Tag Archives: streetscape

Queen Anne’s Playful Uptown Parklet

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Parklets are popping up all over the country, especially in major cities, and are beginning to change the pedestrian environment. These little “mini parks” have allowed the community to build public spaces for meeting, socializing, and as urban oases. Parklets have become really popular due to PARKing Day, a nation-wide celebration day rivaling the automobile-focused environment. It’s a day where the public takes back urban street parking slots and creates temporary parks filled with designers, artists and people seeking community interaction.

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Two years ago, the city of Seattle was challenged by PARKing Day and recognized its success in other cities such as San Francisco and Los Angeles. Since the city sought to create a number of parklets all over Seattle, the Seattle Department of Transportation (SDOT) announced its Pilot Parklet Program. The program opened an application process for communities and neighborhoods to submit for a parklet to be constructed in their urban area.

Seattle’s VIA Architecture, on behalf of VIA’s Community Design Studio, worked with a civic organization called The Uptown Alliance (which represents the Uptown Urban Center) to submit an application for the Queen Anne district. The “Uptown Parklet” was selected as one of 10 parklets and was fortunate enough to be one of the first constructed as part of the pilot program. Slater Construction, out of Seattle, worked with the team of designers, community volunteers and architects to build this parklet, completed in February 2015.


We revisited this cool parklet this month (March 15), which features Tournesol Siteworks’ Boulevard Wood for the decking, benches and planter cladding. Our Boulevard thermally-modified wood goes through a process which changes the chemical make-up and cell structure of the wood. The process creates lumber with exceptional resistance to rot, pest, and decay. Technically, it shares a 25-year preserved-wood-like durability level similar to South American hardwoods, but is ecologically-friendly.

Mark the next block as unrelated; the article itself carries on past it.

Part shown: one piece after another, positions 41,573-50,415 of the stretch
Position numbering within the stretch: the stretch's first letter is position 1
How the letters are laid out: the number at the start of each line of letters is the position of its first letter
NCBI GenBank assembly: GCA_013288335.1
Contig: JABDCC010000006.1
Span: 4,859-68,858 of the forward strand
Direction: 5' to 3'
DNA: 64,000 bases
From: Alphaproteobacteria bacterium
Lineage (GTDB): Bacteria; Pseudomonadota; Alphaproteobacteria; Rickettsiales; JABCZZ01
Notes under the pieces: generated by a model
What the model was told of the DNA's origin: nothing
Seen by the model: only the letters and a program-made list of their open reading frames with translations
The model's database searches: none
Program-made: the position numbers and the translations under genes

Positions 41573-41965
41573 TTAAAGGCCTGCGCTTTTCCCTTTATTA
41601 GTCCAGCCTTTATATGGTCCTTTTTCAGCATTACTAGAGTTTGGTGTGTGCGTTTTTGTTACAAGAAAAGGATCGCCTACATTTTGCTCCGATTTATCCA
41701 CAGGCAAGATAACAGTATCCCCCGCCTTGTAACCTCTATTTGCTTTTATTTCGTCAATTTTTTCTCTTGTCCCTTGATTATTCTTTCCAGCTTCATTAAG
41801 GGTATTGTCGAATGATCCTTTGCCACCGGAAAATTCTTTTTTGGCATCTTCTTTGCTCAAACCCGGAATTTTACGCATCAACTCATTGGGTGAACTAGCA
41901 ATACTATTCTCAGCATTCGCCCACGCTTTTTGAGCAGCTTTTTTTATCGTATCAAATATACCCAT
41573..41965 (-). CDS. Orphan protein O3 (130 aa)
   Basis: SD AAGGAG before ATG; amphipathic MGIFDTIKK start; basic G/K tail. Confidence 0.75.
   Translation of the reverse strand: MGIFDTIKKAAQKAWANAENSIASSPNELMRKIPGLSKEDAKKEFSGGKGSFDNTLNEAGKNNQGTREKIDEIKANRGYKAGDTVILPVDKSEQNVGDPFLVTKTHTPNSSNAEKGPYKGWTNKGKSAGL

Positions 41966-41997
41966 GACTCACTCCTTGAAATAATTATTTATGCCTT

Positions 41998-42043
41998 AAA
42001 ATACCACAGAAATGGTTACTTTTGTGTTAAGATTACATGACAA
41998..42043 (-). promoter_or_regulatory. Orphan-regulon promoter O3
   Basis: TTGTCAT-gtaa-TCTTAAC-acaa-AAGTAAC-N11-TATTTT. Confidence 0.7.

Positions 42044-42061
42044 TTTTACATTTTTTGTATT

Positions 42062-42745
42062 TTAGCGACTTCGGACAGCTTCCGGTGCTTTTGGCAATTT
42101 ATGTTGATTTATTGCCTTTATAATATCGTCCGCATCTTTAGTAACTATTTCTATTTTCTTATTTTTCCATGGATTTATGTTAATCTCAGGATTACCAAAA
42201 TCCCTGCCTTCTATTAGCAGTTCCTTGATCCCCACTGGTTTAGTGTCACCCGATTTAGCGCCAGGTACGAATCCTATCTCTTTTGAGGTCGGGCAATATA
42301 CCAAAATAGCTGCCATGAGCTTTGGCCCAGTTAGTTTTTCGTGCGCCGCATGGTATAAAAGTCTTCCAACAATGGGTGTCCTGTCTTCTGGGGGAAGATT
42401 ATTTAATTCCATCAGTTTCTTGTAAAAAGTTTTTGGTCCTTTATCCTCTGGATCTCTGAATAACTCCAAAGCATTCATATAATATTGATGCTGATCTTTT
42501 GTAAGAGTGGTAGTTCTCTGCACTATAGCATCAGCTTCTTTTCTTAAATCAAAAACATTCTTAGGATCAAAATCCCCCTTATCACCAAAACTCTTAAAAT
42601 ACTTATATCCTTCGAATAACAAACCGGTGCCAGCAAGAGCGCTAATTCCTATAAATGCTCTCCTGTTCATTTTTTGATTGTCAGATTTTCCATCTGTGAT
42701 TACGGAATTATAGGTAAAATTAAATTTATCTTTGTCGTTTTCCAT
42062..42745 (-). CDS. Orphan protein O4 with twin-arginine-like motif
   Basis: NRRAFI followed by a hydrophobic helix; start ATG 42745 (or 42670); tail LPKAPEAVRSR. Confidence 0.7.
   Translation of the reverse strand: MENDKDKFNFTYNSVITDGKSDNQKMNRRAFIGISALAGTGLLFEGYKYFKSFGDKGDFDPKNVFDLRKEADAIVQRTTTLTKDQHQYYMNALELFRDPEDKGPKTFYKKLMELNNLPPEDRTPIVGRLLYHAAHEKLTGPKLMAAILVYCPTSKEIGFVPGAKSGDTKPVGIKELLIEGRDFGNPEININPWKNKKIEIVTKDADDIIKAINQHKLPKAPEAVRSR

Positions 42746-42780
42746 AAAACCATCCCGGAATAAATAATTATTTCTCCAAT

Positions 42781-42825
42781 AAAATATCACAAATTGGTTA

Weathering reveals the wood’s natural patina to a silver, grayish color (as shown in the photo above). The thermal-modification process also prevents moisture absorption (which is great for Seattle’s occasionally wet weather) and makes Boulevard wood resistant to warp, twist and other movement.


Th Uptown Parklet is the perfect place for our Boulevard wood, with the public interaction, environmental exposure and continual community use. The wood has withstood wonderfully! We’re so glad that the Queen Anne district is enjoying their Uptown Parklet…go Seattle!

A lightning-fast upgrade: First Street, Downtown Phoenix

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The City of Phoenix recently spent over a half-million dollars on street improvements, decorative sidewalks, new trees and pedestrian-friendly upgrades along First Street in downtown. The goal was to make the area more pedestrian friendly and inviting to convention attendees and tourists.firststreet3*304

The First Street road and sidewalk improvements run from Washington to Moreland Street and include 86 of our SeaCrest Series planters with built-in container irrigation. A similar quantity of pots was required for a different streetscape area as well. The SeaCrest Series is made differently than most other collections we feature here – they are rotationally molded of linear low-density polyethylene plastic (instead of FRP fiberglass or GFRC concrete). This allows us to make the SeaCrest as a double-wall unit, and integrate the self-watering system.

IMG_2674The city contractor who contacted us wasn’t specifically looking for the SeaCrest Series pots.  Instead, they approached us with a very tight deadline to get pots into place. Because a project of this size is made to order, and the FRP and GFRC process is relatively slow (one pot per mold per day), we needed a solution that could be turned around faster. When rotationally molding, we can make up to 5-6 pieces per day. The throughput of the process allowed us to get the project done on time.


We also had to custom blend the material to match our painted apple color. There are two different ways to match colors in plastic – use an integrally colored base material, or “dry blend” pigment in with naturally translucent base material. The nature of the exposure, abuse, longevity and color consistency demanded we use the more time- and cost-intensive integrally colored material. We received the order on the 10th of the September, and were able to ship the entire project within 30 days – thanks to our hardworking manufacturing team.